• Then, through the samvatsara devtas, he reaches aditya (loka) which is the passage for the atma to liberation and from there to the subtle realm of chandra (चन्द्रः | the Moon).
  • From the moon moving further and higher to the urja (उर्जा | energy, lightning), the atma is received by the devdutas (देवदूताः | persons who are not human) who carry it to parabrahma (परमब्रह्म | the Absolute or सत्यलोकः | Satyaloka).

This is Devamarga (देवयानमार्गः | the divine Way), the final destination in the Bhuloka (भूलोकः) dimension, is the path of freedom; the path of liberation or Moksha.

This marga is also described in verses 54 and 55 of the Bhagavata Purana (Skandha 7, Adhyaya 15). It says,

अग्निः सूर्यो दिवा प्राह्णः शुक्लो राकोत्तरं स्वराट् | विश्वोऽथ तैजसः प्राज्ञस्तुर्य आत्मा समन्वयात् ||५४||

देवयानमिदं प्राहुर्भूत्वा भूत्वानुपूर्वशः | आत्मयाज्युपशान्तात्मा ह्यात्मस्थो न निवर्तते ||५५||[3]

agniḥ sūryō divā prāhṇaḥ śuklō rākōttaraṁ svarāṭ | viśvō'tha taijasaḥ prājñasturya ātmā samanvayāt ||54||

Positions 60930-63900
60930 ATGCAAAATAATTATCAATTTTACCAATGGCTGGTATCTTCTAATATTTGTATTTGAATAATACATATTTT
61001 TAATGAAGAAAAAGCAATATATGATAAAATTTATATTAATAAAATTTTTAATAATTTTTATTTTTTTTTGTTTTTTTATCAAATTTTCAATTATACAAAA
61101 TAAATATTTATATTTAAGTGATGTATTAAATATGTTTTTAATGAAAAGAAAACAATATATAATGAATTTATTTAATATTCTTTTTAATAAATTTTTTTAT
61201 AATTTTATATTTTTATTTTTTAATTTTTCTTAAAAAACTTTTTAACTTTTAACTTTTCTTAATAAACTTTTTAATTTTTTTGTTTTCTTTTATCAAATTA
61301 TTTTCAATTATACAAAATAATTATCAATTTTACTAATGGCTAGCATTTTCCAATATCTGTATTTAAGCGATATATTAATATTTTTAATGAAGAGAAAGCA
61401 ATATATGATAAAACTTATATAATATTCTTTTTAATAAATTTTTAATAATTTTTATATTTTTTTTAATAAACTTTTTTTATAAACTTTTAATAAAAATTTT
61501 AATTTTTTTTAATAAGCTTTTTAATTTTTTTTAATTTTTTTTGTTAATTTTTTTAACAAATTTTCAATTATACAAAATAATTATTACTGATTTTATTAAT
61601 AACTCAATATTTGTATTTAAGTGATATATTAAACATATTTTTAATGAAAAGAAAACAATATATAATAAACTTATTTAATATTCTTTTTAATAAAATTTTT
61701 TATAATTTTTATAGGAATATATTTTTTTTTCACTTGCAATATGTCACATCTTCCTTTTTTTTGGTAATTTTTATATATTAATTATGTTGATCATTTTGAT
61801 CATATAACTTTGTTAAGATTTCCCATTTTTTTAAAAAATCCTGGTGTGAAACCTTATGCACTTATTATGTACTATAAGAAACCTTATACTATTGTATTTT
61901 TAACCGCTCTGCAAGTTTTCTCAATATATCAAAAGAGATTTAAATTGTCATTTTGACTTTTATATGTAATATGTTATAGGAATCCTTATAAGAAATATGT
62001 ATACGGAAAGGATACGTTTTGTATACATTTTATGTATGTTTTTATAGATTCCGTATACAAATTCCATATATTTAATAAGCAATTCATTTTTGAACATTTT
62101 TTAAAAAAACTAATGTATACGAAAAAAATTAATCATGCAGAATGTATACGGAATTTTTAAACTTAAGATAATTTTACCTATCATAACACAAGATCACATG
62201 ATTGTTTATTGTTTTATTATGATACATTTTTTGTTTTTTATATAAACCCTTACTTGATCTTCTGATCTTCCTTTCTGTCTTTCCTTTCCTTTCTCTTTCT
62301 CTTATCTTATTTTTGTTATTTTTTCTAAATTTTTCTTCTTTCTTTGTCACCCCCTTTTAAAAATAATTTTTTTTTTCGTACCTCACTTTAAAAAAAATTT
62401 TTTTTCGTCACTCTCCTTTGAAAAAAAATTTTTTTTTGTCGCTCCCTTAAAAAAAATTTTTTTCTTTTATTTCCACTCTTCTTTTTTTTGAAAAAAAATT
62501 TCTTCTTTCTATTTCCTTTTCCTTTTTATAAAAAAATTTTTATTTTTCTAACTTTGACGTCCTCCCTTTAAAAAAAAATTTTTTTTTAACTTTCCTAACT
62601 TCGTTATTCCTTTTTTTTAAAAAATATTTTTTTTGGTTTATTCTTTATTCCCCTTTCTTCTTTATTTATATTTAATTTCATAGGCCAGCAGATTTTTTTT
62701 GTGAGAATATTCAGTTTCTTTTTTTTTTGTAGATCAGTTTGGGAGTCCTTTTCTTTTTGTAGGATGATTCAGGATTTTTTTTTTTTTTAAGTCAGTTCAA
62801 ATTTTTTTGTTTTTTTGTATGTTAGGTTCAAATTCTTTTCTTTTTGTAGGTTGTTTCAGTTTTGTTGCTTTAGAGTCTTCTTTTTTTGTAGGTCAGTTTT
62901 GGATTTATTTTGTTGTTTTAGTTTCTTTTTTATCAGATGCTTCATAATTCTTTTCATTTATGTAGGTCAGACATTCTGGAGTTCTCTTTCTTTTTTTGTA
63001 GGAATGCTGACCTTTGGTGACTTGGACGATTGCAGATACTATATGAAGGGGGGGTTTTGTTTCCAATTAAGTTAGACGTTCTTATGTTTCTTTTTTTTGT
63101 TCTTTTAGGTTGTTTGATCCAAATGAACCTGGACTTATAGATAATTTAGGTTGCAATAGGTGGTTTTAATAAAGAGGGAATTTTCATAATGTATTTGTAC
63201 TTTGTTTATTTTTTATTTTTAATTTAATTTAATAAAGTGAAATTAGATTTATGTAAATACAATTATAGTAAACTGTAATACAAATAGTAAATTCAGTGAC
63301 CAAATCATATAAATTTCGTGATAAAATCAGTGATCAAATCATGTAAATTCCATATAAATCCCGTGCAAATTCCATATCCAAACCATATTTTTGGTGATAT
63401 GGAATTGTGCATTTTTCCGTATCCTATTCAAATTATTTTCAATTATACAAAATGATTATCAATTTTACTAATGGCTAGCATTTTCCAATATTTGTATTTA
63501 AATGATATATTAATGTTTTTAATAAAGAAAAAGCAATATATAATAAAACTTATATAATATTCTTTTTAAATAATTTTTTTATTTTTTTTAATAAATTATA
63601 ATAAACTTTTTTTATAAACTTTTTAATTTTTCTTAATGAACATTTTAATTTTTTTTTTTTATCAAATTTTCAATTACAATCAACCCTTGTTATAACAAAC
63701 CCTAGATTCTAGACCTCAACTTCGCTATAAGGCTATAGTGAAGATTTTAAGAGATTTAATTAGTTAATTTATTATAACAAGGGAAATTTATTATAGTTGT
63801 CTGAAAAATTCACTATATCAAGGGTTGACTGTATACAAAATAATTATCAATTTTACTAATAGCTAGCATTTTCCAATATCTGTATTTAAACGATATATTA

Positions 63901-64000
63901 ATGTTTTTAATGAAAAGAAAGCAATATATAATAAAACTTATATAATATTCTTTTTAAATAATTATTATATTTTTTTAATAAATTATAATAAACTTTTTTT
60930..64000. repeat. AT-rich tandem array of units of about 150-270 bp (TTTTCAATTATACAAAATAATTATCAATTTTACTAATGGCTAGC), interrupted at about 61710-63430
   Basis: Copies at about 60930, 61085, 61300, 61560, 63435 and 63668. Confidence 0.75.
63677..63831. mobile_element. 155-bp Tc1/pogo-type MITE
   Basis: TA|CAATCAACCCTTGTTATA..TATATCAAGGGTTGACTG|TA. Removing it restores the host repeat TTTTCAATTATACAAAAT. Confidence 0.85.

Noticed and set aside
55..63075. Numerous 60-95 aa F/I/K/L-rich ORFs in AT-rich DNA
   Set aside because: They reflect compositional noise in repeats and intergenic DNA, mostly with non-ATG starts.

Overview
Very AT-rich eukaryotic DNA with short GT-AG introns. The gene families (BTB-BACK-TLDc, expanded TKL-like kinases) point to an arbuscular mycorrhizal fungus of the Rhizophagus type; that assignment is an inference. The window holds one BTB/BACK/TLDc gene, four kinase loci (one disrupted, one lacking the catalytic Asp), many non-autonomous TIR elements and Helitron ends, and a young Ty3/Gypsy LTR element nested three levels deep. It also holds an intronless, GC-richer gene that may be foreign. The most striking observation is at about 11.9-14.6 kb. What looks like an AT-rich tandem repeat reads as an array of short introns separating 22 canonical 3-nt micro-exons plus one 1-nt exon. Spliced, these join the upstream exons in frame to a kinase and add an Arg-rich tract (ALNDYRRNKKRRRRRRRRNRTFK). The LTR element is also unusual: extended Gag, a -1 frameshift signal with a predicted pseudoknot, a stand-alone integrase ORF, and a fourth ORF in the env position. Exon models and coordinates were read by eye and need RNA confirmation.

dēvayānamidaṁ prāhurbhūtvā bhūtvānupūrvaśaḥ | ātmayājyupaśāntātmā hyātmasthō na nivartatē ||55||

Meaning: On his path of ascent, the progressive living entity enters the different worlds of fire, the Sun, the day, the end of the day, the bright fortnight (Uttarayana), the full moon, and the passing of the Sun in the north, along with their presiding deities. When he enters brahmaloka that marks the highest point in the ascent of the departed atman, he enjoys life for many millions of years, and finally his material designation Vishva, where the atman identifies himself with gross matter, comes to an end. He then comes to a subtle designation called Taijasa wherein the atman merges the gross into the subtle upadhi; from which he attains the causal designation or Prajna, witnessing all previous states. Upon the annihilation of this causal state, he attains his pure state or Turiya, in which he identifies with the Supreme Self. In this way, the living entity becomes transcendental. This path is known as the path of deities (Devayana). Going through these stages serially, this propitiator of the (Supreme) Self, being established into the Supreme Self, attains to perfect tranquility and never returns (to Samsara).[8][4]